To make thinking visible, the project includes animations and videos of the mosquito and parasite life cycles, as well as maps showing the worldwide incidence of malaria. To make the project accessible to students, teachers draw connections to diseases in North America, such as HIV or sickle-cell anemia. The project promotes lifelong learning by helping students understand scientific viewpoints, evaluation of evidence, and policy trade-offs. To learn from others, students participate in asynchronous electronic discussions with peers and engage in class debates.
Cycles of Malaria has been customized by teachers working in a wide range of grade levels and topic areas and with diverse teaching approaches. These teachers added activities and varied their patterns of interaction with students. Middle school biology teachers included field trips to local ponds or puddles to collect mosquito larvae. Another teacher added a short story about the struggles of the family of Kofi, a young African villager with malaria. Norwegian teachers connected the material to international policies for DDT use. A high school chemistry teacher focused on the chemical compounds within the DDT pesticide and how they affect the environment.
To determine whether WISE is robust enough to support these diverse customizations while retaining the instructional framework, we contrasted the adaptations of Cycles of Malaria by three different teachers in a middle school that has implemented WISE in every science class. We found that teachers varied greatly in the frequency and duration of their interactions with students during the project. One teacher spent considerable time talking in depth with each student group, visiting groups once, at most, during a class period. Another teacher interacted for very short periods of time but visited each group several times.
Although WISE strives to enable teachers to interact deeply with their students, we were gratified that WISE accommodated even these major differences in teaching practice. Students were challenged to reflect and make connections to rich problem contexts. For example, in the post-assessment for the Cycles of Malaria project, teachers measured the improvement in students' understanding of disease vectors, vaccines, life cycles, and medical research. Students connected applications to personally relevant situations (such as traveling to a foreign country) and transferred ideas to novel situations (such as advising a small country on a pending law to clean up standing water around all rural villages). Students in all three classes showed identical, substantial learning gains. The assessments were sensitive to teaching styles as well. For example, students who had longer interactions with their teacher gave more coherent answers to complex questions. This research helps us understand how diverse teaching approaches influence outcomes and how curriculum designs can meet the needs of diverse teachers.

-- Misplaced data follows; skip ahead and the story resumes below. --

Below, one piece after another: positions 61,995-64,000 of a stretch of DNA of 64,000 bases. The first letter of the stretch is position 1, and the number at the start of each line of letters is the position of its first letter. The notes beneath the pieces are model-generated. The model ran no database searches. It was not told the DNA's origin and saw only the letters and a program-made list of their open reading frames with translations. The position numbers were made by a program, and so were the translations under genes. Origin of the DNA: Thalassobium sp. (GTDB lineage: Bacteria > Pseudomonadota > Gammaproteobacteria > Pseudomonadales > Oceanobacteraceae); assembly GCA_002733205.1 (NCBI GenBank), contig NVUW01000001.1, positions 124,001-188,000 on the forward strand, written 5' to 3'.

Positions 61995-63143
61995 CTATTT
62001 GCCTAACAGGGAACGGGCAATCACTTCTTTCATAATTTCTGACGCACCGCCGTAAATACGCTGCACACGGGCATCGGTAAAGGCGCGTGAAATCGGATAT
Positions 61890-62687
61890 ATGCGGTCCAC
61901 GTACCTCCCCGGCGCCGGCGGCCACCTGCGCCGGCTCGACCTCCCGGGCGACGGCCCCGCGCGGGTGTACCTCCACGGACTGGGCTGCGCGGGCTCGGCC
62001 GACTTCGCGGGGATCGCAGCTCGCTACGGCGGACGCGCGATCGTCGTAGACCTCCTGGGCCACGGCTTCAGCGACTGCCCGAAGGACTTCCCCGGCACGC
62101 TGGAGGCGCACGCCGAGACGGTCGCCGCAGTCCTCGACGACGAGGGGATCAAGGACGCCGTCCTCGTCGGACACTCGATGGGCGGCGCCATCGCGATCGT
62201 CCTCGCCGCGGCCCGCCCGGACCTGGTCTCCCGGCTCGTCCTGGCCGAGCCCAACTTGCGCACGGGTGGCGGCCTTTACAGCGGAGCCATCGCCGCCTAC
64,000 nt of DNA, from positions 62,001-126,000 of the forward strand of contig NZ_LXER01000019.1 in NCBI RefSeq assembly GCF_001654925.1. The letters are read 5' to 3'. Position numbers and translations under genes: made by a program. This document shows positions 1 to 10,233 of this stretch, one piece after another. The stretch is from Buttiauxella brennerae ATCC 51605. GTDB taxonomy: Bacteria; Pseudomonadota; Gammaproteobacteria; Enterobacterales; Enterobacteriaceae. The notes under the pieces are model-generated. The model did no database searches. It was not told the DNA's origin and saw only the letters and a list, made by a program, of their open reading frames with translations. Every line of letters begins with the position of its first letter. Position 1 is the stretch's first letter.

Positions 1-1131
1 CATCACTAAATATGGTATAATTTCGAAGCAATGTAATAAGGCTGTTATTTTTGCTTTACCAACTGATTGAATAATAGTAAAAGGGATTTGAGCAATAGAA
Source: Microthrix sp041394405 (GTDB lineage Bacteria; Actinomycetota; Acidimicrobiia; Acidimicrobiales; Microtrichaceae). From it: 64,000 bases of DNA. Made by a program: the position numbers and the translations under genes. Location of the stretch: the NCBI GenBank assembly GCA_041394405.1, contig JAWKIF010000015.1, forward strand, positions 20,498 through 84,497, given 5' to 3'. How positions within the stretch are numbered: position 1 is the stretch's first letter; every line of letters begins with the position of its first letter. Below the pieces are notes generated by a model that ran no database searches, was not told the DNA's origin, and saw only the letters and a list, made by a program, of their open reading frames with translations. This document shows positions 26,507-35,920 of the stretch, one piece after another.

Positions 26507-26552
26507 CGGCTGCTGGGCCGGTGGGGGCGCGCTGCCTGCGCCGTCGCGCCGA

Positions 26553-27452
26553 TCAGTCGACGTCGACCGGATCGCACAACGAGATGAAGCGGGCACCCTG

Three Literacies

WISE promotes lifelong learning by addressing three mutually reinforcing literacies: technology, science, and language.
Technology Literacy. We base our definition of technology literacy on the National Academy of Sciences report on what everyone should know about information technology (Snyder et al., 1999). The WISE curriculum interweaves technology with science instruction, targeting three complementary aspects of technology literacy. First, students learn to use technology in complex, sustained problem solving—identifying unanticipated consequences, searching for relevant information, communicating, collaborating, and critiquing. Second, students learn contemporary skills, such as using e-mail, the Internet, word processing, and spreadsheets. Third, students learn the concepts of technology, such as modeling, simulations, and the societal impacts of technology.
WISE helps students develop technology literacy in school instead of relying on inequitable home access (American Association of University Women, 2000). More students are developing fluency with information technology at home. They join chat rooms, play networked versions of games, do homework on word processors, and use graphics and drawing tools. These experiences prepare many students to use technology in the classroom, but they also divide students along economic lines.
WISE remedies these inequalities by incorporating technologies for tomorrow's workforce in the classroom. In many schools, students come with a good understanding of digital media, only to find that their teachers employ an old-fashioned, low-tech presentation of science and other topics. Schools often relegate computers to a lab space where they are used for "skills training" or extracurricular project work rather than for universal technology literacy. This disconnect between technology in the home and technology in the classroom contributes to the increasing sense of irrelevance and disinterest that students feel about science instruction.